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Navigating the road to recovery

Woman and her live-in caretaker are trying to reclaim their property, including medication, after a fire last week.

August 22, 2009|By Christopher Cadelago

BURBANK — For Lauri Michele Feigenbaum-Pettengill, whose list of maladies and the medications to cure them stretches almost as long as the letters in her name, the past week has been nothing short of horrendous, the 46-year-old said.

Feigenbaum-Pettengill, along with her 26-year-old live-in caretaker, Todd Pulling, saw their apartment go up in flames last week, killing their rescued dogs Scooby and Shaggy and setting off a weeklong standoff with the landlord.

The Burbank Fire Department responded to the small fire at 8:21 p.m. Aug. 13, knocking down the fire and clearing the scene within two hours, according to the initial report. An investigation reveals that the fire began inside a kitchen trash can, where Feigenbaum-Pettengill said she dumped fully extinguished, cold coals.

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Damage was estimated at $30,000 to the apartment, $100,000 to the building.

Property managers had the front door and windows, which were destroyed in the fire, boarded, and put the couple up for the night at the Holiday Inn. The pair grabbed a few personal items from the apartment before it was sealed and was cleared to return the night of the fire, said Burbank Fire Capt. John Nare.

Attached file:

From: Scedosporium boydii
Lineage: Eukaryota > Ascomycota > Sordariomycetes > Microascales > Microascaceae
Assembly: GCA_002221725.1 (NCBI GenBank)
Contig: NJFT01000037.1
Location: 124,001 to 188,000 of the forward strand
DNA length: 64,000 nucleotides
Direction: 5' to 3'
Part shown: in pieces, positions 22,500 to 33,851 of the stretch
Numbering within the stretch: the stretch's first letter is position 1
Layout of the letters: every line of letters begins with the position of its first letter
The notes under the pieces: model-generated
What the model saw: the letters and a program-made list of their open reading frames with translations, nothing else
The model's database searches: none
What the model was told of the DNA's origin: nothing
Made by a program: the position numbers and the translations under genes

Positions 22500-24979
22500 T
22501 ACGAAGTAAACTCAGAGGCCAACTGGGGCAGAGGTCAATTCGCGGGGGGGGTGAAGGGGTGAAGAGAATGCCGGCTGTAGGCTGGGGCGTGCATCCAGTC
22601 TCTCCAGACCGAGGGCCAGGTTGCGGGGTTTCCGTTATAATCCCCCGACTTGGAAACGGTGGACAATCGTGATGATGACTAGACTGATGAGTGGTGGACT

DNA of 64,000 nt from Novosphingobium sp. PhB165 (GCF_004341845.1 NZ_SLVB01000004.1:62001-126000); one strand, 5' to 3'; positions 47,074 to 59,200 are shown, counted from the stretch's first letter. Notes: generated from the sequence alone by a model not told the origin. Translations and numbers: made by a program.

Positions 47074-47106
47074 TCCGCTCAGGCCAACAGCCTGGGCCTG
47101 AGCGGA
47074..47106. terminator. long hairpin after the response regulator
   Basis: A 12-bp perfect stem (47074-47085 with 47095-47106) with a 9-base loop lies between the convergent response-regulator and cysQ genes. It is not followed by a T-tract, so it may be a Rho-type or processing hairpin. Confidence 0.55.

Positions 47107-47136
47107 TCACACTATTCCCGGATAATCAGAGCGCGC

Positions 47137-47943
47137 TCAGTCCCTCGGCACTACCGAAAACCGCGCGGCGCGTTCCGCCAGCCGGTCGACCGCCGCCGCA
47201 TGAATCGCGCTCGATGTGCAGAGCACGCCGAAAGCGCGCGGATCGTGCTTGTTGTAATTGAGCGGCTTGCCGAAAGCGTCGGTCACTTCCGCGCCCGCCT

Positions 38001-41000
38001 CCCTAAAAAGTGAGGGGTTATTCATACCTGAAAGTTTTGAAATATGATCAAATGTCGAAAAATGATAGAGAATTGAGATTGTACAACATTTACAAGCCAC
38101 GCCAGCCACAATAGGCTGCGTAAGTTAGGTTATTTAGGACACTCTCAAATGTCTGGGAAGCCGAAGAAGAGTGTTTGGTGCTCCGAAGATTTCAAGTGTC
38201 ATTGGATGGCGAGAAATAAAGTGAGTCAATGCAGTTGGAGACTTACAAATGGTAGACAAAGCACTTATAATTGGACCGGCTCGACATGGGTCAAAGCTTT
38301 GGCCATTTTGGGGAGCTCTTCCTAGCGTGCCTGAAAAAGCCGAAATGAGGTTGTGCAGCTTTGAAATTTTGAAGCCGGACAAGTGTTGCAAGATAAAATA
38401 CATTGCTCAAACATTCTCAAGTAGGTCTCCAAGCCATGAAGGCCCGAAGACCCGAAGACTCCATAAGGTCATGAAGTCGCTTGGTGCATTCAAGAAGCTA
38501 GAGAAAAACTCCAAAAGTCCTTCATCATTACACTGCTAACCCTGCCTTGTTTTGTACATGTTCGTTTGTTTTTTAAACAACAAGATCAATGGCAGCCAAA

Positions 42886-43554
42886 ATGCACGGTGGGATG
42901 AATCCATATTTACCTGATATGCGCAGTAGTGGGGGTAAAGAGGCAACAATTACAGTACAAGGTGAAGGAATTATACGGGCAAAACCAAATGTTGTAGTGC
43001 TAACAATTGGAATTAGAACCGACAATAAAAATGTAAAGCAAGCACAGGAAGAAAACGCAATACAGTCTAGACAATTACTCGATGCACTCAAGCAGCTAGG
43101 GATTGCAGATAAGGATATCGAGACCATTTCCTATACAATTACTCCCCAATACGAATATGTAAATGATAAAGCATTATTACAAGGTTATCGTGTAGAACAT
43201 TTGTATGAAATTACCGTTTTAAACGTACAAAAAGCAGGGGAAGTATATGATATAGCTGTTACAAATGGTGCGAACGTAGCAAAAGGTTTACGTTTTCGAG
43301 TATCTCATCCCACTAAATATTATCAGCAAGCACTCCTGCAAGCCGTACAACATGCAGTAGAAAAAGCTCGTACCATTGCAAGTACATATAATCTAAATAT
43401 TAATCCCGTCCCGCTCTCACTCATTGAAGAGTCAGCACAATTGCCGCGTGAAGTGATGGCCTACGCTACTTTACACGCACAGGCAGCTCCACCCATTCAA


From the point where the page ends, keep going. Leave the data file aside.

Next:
“It was an accidental fire,” he said. “I feel bad about the situation, and spent some time on their behalf talking to management.”

But property managers refused, said Feigenbaum-Pettengill, who is not on the lease.

“All of this happened so fast. They told us we were too hysterical that night because of the dogs, to calm down,” she said. “There’s 15 different medications in there, for everything from blood pressure to antibiotic creams to something for my chemical imbalance.”

Feigenbaum-Pettengill said she recently shed 400 pounds, rolling up sleeves to reveal large winding scars, which she said were from a recent automobile accident.

In the 400 block of North Pass Avenue, the apartment is part of Avalon at Media Center, whose representatives on several occasions denied requests for interviews.

Officials would neither confirm nor deny whether the pair had paid its rent through August and whether they’ll get a pro-rated return. Pulling maintains that they’ve paid and are being treated poorly.

The duo, who work a laundry list of part-time jobs, including hairdressing, personal training, video editing and post production, also have important court records and legal documents that Feigenbaum-Pettengill said she needs to prolong her health care.

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